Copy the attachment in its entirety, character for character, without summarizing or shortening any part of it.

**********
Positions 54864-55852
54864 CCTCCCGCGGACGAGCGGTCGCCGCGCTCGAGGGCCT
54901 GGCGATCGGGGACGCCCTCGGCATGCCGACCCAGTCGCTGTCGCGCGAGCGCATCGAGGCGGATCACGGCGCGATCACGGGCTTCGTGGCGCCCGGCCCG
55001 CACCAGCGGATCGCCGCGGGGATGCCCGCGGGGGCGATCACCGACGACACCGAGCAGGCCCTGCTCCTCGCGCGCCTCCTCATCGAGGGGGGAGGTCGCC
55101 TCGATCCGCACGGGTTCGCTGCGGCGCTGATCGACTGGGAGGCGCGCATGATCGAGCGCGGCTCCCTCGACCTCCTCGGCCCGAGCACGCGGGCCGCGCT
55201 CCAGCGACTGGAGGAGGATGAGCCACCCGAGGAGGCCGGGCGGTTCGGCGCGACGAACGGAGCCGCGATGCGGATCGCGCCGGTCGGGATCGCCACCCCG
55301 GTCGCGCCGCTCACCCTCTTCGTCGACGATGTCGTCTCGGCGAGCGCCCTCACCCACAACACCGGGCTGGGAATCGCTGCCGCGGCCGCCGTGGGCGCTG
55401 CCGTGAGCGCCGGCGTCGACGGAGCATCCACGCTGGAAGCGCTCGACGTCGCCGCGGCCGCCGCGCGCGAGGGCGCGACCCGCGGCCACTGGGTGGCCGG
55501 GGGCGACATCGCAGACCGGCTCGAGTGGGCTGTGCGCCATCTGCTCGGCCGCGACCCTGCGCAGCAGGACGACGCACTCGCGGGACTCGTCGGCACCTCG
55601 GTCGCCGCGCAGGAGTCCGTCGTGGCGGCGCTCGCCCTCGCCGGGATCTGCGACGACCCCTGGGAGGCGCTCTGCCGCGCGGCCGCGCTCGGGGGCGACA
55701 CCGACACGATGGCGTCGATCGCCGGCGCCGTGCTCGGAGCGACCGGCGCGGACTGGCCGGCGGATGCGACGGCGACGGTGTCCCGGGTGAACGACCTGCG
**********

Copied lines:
Positions 54864-55852
54864 CCTCCCGCGGACGAGCGGTCGCCGCGCTCGAGGGCCT
54901 GGCGATCGGGGACGCCCTCGGCATGCCGACCCAGTCGCTGTCGCGCGAGCGCATCGAGGCGGATCACGGCGCGATCACGGGCTTCGTGGCGCCCGGCCCG
55001 CACCAGCGGATCGCCGCGGGGATGCCCGCGGGGGCGATCACCGACGACACCGAGCAGGCCCTGCTCCTCGCGCGCCTCCTCATCGAGGGGGGAGGTCGCC
55101 TCGATCCGCACGGGTTCGCTGCGGCGCTGATCGACTGGGAGGCGCGCATGATCGAGCGCGGCTCCCTCGACCTCCTCGGCCCGAGCACGCGGGCCGCGCT
55201 CCAGCGACTGGAGGAGGATGAGCCACCCGAGGAGGCCGGGCGGTTCGGCGCGACGAACGGAGCCGCGATGCGGATCGCGCCGGTCGGGATCGCCACCCCG
55301 GTCGCGCCGCTCACCCTCTTCGTCGACGATGTCGTCTCGGCGAGCGCCCTCACCCACAACACCGGGCTGGGAATCGCTGCCGCGGCCGCCGTGGGCGCTG
55401 CCGTGAGCGCCGGCGTCGACGGAGCATCCACGCTGGAAGCGCTCGACGTCGCCGCGGCCGCCGCGCGCGAGGGCGCGACCCGCGGCCACTGGGTGGCCGG
55501 GGGCGACATCGCAGACCGGCTCGAGTGGGCTGTGCGCCATCTGCTCGGCCGCGACCCTGCGCAGCAGGACGACGCACTCGCGGGACTCGTCGGCACCTCG
55601 GTCGCCGCGCAGGAGTCCGTCGTGGCGGCGCTCGCCCTCGCCGGGATCTGCGACGACCCCTGGGAGGCGCTCTGCCGCGCGGCCGCGCTCGGGGGCGACA
55701 CCGACACGATGGCGTCGATCGCCGGCGCCGTGCTCGGAGCGACCGGCGCGGACTGGCCGGCGGATGCGACGGCGACGGTGTCCCGGGTGAACGACCTGCG